Home Editorials Right Speech

Right Speech


There are those who have praised Rahul Gandhi’s latest speech in Parliament. Others are going gaga over Prime Minister Narendra Modi’s ‘carpet bombing’ of the Congress in his response. Great! Way to go! Have at it! Nobody is getting hurt; onlookers are finding it almost as entertaining as India winning the U-19 Cricket World Cup. It is so much better than politics causing people to riot in the streets and kill each other. It is persuasion against compulsion.

People should encourage enlightened debate by providing proactive support to logic and facts, as against blind belief. The opportunity for this comes especially at election time. Politicians, particularly the entrenched ones, try hard through use of money and muscle power to overcome reason by appealing to the baser sentiments of hate, prejudice and anger. In the modern day, technology, AI and statistical modeling are increasing being used to shape public opinion and social behaviour for the achievement of political goals. The escalation of the ‘hijab row’ in Karnataka is only one example of this. Attempts at polarisation on the basis of caste and community have escalated to the point in the UP election campaign that any rational discussion on the state’s actual requirements is nearly impossible.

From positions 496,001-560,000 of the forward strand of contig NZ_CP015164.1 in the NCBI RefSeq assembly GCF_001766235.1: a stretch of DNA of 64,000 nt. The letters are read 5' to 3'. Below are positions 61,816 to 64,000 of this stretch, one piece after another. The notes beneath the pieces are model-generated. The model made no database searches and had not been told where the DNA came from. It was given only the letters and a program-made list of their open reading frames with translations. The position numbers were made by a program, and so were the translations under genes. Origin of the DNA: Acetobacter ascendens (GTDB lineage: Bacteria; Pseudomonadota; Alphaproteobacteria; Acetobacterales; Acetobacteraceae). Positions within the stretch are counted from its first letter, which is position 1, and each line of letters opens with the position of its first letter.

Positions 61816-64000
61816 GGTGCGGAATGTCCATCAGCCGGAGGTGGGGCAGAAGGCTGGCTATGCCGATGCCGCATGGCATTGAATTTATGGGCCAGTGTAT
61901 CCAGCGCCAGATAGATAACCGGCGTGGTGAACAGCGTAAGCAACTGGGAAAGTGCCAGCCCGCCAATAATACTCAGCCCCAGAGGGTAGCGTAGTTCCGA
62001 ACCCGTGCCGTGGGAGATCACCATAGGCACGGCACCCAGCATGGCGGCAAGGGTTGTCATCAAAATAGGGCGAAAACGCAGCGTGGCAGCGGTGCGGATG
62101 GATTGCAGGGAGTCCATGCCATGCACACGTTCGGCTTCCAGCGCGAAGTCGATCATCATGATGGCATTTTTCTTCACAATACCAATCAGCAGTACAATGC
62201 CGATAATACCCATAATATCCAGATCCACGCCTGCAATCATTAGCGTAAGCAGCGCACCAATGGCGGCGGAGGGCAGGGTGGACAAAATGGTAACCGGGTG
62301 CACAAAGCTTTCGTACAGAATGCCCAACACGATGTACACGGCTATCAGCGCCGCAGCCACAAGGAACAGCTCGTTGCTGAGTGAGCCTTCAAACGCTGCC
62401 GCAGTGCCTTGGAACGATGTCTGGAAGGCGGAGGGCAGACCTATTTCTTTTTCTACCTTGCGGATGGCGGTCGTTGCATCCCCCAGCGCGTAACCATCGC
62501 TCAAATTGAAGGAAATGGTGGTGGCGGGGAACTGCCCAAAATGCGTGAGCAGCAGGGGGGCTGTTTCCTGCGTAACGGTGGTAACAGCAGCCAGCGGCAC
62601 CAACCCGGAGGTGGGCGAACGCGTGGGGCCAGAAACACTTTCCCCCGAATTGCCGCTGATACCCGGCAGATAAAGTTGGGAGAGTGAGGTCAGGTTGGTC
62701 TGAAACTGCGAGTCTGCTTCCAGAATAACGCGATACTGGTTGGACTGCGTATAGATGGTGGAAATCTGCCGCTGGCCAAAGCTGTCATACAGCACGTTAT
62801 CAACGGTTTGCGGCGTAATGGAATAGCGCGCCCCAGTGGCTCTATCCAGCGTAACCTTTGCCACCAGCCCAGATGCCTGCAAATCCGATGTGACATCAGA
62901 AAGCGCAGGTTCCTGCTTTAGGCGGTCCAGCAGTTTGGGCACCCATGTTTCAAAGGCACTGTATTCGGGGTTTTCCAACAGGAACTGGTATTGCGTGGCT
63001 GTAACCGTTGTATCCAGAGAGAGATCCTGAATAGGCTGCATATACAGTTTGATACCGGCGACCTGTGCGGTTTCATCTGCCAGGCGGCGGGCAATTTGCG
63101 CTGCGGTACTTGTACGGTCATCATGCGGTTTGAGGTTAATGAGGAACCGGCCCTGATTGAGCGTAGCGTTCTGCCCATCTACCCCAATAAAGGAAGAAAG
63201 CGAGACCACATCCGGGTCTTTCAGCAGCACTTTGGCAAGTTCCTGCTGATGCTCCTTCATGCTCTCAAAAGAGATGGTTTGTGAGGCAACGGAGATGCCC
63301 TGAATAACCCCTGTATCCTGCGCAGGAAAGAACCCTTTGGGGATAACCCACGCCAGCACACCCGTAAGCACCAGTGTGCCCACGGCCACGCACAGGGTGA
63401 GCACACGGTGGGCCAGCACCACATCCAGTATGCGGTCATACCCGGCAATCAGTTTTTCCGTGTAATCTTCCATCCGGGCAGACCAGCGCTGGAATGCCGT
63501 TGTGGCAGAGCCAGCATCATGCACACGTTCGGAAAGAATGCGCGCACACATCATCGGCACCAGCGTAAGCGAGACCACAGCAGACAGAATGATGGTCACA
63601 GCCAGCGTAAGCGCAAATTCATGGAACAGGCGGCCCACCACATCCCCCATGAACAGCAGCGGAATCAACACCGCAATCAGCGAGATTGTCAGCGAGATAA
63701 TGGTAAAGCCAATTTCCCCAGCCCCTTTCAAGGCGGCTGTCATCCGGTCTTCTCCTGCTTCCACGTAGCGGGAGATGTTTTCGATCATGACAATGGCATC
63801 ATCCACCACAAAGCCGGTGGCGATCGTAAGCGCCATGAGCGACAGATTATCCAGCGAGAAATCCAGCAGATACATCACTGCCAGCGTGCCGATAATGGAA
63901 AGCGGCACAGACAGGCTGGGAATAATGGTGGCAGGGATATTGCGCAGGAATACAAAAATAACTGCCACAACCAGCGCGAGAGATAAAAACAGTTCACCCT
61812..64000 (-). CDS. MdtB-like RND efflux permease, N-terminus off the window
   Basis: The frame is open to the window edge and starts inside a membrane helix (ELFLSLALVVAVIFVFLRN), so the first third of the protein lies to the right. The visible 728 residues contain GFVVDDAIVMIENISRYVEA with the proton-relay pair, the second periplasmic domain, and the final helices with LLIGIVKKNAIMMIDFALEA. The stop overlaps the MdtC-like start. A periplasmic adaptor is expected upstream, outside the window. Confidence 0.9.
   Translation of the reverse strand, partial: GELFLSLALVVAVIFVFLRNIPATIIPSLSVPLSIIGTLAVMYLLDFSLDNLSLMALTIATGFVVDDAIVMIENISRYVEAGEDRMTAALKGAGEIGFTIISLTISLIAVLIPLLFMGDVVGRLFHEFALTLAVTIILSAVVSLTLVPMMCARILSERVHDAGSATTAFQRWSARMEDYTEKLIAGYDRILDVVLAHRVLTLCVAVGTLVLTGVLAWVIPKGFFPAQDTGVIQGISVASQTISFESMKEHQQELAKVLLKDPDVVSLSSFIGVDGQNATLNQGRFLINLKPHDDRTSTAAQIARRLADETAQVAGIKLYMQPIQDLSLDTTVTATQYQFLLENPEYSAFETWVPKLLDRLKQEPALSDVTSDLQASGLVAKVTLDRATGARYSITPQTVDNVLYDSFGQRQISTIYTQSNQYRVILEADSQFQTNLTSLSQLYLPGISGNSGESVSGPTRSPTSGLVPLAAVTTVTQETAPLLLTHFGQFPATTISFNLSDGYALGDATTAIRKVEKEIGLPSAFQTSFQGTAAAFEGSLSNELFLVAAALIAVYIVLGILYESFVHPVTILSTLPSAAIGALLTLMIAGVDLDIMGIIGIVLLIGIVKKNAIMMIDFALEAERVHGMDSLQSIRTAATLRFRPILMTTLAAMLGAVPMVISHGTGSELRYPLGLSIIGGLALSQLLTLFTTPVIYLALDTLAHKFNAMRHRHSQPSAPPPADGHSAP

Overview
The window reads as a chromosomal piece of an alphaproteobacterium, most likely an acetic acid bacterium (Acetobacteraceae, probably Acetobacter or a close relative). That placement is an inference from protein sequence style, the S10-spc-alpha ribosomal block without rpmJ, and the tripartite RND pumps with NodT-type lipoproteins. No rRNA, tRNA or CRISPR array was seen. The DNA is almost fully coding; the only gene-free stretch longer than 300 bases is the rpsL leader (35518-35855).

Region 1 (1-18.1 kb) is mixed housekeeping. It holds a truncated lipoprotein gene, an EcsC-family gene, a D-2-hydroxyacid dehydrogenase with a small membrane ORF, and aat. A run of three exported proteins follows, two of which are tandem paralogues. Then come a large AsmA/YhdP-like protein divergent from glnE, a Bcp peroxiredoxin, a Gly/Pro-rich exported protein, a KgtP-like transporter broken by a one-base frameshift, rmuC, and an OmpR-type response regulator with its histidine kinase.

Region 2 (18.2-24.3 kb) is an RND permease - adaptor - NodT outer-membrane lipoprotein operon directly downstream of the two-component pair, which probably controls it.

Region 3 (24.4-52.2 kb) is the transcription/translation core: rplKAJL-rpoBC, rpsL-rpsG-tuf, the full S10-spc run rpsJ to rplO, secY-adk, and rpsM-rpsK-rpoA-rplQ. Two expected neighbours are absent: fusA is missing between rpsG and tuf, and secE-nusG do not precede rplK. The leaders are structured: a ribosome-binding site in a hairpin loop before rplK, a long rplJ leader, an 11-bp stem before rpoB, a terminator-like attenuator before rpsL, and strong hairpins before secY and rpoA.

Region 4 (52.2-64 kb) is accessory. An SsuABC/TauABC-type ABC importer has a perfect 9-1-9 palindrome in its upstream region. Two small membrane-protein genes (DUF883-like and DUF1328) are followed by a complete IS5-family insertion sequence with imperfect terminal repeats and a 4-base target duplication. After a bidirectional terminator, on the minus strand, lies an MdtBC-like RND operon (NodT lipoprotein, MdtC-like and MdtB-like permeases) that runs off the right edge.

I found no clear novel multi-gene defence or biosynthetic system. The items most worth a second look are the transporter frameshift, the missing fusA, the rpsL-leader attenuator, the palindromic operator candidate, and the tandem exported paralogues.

Of course, the choice for people is clear when there is an outstanding politician, who performs well in governance and in the legislature. However, to ensure that society and politics go in the right direction, the ‘nudge’ principle should be used to give even the slightly better an advantage. This should involve the respective party’s ideology, stated objectives, as well as quality of candidate. Sometimes, there is the right person in the wrong party, or vice versa. How to make the choice? Broadly, the personal qualities of the candidate should matter.

At the same time, for a better functioning democracy, every ideology needs some representation in the legislative bodies – just so that they can make the alternative opinion known, if even it does not find acceptance by the majority. An Asaduddin Owaisi, for instance, whose politics is rooted in the Islamic worldview, successfully articulates his arguments in constitutional terms largely because he manages to get elected to the Lok Sabha. If he is prevented from making his point on this forum, he would evolve in the opposite direction towards a more fundamentalist approach. Given his intellectual abilities, that would not be good for those whom he represents, as well as for the nation. Mainstreaming all should be the objective, rather than creating ghettos of the poorly represented and marginalised.